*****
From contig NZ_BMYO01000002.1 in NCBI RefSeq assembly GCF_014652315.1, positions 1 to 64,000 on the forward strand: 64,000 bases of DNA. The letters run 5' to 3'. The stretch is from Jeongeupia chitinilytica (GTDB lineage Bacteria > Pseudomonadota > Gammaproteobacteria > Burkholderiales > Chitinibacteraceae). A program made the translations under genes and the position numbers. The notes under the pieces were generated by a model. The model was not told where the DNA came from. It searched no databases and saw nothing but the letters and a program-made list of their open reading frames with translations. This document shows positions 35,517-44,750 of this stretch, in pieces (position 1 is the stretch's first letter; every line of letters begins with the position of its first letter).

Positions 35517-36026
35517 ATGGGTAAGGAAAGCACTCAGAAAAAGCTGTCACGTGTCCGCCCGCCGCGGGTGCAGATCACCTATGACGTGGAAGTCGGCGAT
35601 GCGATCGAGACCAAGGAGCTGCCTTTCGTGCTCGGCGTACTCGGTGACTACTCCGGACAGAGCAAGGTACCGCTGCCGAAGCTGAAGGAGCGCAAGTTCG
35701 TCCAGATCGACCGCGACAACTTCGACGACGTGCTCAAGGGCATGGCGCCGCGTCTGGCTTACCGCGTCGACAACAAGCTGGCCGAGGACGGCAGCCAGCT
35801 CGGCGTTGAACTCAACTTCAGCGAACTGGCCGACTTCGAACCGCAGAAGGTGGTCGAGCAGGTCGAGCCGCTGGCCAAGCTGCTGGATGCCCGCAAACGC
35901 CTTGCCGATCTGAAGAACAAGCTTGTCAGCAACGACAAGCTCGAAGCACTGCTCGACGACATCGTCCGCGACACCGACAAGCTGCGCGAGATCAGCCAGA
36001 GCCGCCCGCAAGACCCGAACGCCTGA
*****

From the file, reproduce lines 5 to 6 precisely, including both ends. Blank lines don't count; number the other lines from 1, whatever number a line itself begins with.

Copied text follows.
35701 TCCAGATCGACCGCGACAACTTCGACGACGTGCTCAAGGGCATGGCGCCGCGTCTGGCTTACCGCGTCGACAACAAGCTGGCCGAGGACGGCAGCCAGCT
35801 CGGCGTTGAACTCAACTTCAGCGAACTGGCCGACTTCGAACCGCAGAAGGTGGTCGAGCAGGTCGAGCCGCTGGCCAAGCTGCTGGATGCCCGCAAACGC